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Kubrick & Clarke: The Letter That Resulted in 2001:A Space Odyssey

Another great find from Letters of Note, this time of the science-fiction variety. In March 1964, legendary film director Stanley Kubrick (who by ’64 already had Lolita, The Killing and Dr. Strangelove under his belt, among others) wrote to also-legendary science fiction author Arthur C. Clarke (who had already been Hugo-nominated by then), proposing a meeting to discuss possible collaboration on the ever-elusive “really good” science-fiction movie.

The result was a solid eight-hour talk, and the result of THAT was 2001: A Space Odyssey four years later. The novel and the film were developed concurrently, with the novel actually being released after the movie. The story was based partially upon previous works by Clarke, like the short story The Sentinel. Read on for the incredibly cool correspondence from Kubrick.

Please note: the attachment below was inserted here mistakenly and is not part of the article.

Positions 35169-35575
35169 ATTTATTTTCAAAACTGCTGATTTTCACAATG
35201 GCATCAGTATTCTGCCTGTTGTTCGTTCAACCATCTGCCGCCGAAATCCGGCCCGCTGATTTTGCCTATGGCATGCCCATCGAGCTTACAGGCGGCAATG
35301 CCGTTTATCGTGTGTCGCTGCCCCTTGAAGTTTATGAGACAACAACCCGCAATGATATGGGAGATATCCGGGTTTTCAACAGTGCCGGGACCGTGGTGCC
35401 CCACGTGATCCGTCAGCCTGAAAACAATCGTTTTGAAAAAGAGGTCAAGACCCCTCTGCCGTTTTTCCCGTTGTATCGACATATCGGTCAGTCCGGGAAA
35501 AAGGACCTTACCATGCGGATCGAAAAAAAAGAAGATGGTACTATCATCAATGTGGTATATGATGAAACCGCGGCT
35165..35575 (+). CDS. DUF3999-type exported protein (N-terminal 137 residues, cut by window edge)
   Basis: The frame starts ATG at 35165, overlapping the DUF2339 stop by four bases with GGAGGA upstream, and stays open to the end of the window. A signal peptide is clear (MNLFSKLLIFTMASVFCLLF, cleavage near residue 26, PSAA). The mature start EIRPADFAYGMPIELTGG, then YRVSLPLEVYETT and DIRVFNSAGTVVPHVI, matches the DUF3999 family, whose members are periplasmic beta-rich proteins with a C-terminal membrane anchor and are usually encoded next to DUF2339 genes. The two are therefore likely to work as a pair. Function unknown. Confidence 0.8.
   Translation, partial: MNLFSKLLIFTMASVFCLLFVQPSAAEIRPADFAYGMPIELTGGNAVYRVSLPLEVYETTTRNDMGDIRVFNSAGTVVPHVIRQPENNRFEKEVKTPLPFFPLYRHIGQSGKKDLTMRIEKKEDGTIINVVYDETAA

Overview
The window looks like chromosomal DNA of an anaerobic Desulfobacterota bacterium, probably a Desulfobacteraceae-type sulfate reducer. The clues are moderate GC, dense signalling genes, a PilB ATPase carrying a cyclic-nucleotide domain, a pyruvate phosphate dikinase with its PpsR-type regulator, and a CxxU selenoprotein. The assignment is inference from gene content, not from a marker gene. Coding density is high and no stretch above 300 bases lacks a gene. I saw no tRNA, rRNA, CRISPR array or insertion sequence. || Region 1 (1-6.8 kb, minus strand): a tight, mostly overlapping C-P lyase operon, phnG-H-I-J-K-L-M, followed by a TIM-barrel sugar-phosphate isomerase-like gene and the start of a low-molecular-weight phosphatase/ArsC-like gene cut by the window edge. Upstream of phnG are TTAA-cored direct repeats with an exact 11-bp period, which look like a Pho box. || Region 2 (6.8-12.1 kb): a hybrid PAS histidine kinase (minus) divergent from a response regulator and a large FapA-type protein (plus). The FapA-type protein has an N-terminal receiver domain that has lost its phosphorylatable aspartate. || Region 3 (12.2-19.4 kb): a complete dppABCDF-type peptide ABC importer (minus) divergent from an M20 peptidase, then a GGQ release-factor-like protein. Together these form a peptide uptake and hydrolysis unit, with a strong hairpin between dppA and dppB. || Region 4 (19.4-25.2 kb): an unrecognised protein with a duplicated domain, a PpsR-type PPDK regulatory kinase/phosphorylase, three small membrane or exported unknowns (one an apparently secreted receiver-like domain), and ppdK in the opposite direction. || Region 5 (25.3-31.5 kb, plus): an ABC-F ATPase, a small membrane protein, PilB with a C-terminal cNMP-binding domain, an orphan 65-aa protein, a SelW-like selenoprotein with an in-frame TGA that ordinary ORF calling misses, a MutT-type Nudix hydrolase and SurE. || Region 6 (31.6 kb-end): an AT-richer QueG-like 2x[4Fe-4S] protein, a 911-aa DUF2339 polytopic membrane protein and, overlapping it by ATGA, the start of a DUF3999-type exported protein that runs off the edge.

SOLARIS PRODUCTIONS, INC

March 31, 1964

Mr. Arthur C. Clarke
[Address redacted]

Dear Mr Clarke:

It’s a very interesting coincidence that our mutual friend Caras mentioned you in a conversation we were having about a Questar telescope. I had been a great admirer of your books for quite a time and had always wanted to discuss with you the possibility of doing the proverbial “really good” science-fiction movie.

My main interest lies along these broad areas, naturally assuming great plot and character:

The reasons for believing in the existence of intelligent extra-terrestrial life.
The impact (and perhaps even lack of impact in some quarters) such discovery would have on Earth in the near future.
A space probe with a landing and exploration of the Moon and Mars.

Roger tells me you are planning to come to New York this summer. Do you have an inflexible schedule? If not, would you consider coming sooner with a view to a meeting, the purpose of which would be to determine whether an idea might exist or arise which could sufficiently interest both of us enough to want to collaborate on a screenplay?

Incidentally, “Sky & Telescope” advertise a number of scopes. If one has the room for a medium size scope on a pedestal, say the size of a camera tripod, is there any particular model in a class by itself, as the Questar is for small portable scopes?

Best regards,

(Signed)

Stanley Kubrick

Posted by on July 27, 2012.

Categories: AbeBooks, author, fantasy, film, letters, movies, science fiction

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